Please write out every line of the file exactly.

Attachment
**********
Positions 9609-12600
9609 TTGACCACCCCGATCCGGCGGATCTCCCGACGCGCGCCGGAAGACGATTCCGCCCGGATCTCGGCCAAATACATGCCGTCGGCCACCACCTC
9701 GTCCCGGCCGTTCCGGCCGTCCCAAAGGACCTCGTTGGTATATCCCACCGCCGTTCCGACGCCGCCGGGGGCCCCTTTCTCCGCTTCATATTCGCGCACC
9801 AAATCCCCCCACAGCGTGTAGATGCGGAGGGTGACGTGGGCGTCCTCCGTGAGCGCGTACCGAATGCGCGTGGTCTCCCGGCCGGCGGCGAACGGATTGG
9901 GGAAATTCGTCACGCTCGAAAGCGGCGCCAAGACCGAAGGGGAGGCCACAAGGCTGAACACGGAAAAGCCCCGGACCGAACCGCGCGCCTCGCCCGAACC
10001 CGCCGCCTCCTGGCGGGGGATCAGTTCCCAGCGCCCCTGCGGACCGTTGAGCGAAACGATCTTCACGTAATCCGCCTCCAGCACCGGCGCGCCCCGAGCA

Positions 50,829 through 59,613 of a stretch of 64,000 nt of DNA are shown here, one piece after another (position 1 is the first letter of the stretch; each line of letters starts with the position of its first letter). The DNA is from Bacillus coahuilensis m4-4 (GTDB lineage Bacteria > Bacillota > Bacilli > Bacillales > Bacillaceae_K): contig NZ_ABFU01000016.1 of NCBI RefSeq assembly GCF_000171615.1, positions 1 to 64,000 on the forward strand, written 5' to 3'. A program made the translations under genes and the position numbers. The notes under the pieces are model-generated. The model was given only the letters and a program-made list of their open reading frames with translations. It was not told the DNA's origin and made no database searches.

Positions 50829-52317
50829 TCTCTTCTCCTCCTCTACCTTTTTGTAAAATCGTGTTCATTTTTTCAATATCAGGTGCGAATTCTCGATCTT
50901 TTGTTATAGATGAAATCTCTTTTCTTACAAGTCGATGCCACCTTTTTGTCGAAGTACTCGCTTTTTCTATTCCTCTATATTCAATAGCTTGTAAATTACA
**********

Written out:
Positions 9609-12600
9609 TTGACCACCCCGATCCGGCGGATCTCCCGACGCGCGCCGGAAGACGATTCCGCCCGGATCTCGGCCAAATACATGCCGTCGGCCACCACCTC
9701 GTCCCGGCCGTTCCGGCCGTCCCAAAGGACCTCGTTGGTATATCCCACCGCCGTTCCGACGCCGCCGGGGGCCCCTTTCTCCGCTTCATATTCGCGCACC
9801 AAATCCCCCCACAGCGTGTAGATGCGGAGGGTGACGTGGGCGTCCTCCGTGAGCGCGTACCGAATGCGCGTGGTCTCCCGGCCGGCGGCGAACGGATTGG
9901 GGAAATTCGTCACGCTCGAAAGCGGCGCCAAGACCGAAGGGGAGGCCACAAGGCTGAACACGGAAAAGCCCCGGACCGAACCGCGCGCCTCGCCCGAACC
10001 CGCCGCCTCCTGGCGGGGGATCAGTTCCCAGCGCCCCTGCGGACCGTTGAGCGAAACGATCTTCACGTAATCCGCCTCCAGCACCGGCGCGCCCCGAGCA

Positions 50,829 through 59,613 of a stretch of 64,000 nt of DNA are shown here, one piece after another (position 1 is the first letter of the stretch; each line of letters starts with the position of its first letter). The DNA is from Bacillus coahuilensis m4-4 (GTDB lineage Bacteria > Bacillota > Bacilli > Bacillales > Bacillaceae_K): contig NZ_ABFU01000016.1 of NCBI RefSeq assembly GCF_000171615.1, positions 1 to 64,000 on the forward strand, written 5' to 3'. A program made the translations under genes and the position numbers. The notes under the pieces are model-generated. The model was given only the letters and a program-made list of their open reading frames with translations. It was not told the DNA's origin and made no database searches.

Positions 50829-52317
50829 TCTCTTCTCCTCCTCTACCTTTTTGTAAAATCGTGTTCATTTTTTCAATATCAGGTGCGAATTCTCGATCTT
50901 TTGTTATAGATGAAATCTCTTTTCTTACAAGTCGATGCCACCTTTTTGTCGAAGTACTCGCTTTTTCTATTCCTCTATATTCAATAGCTTGTAAATTACA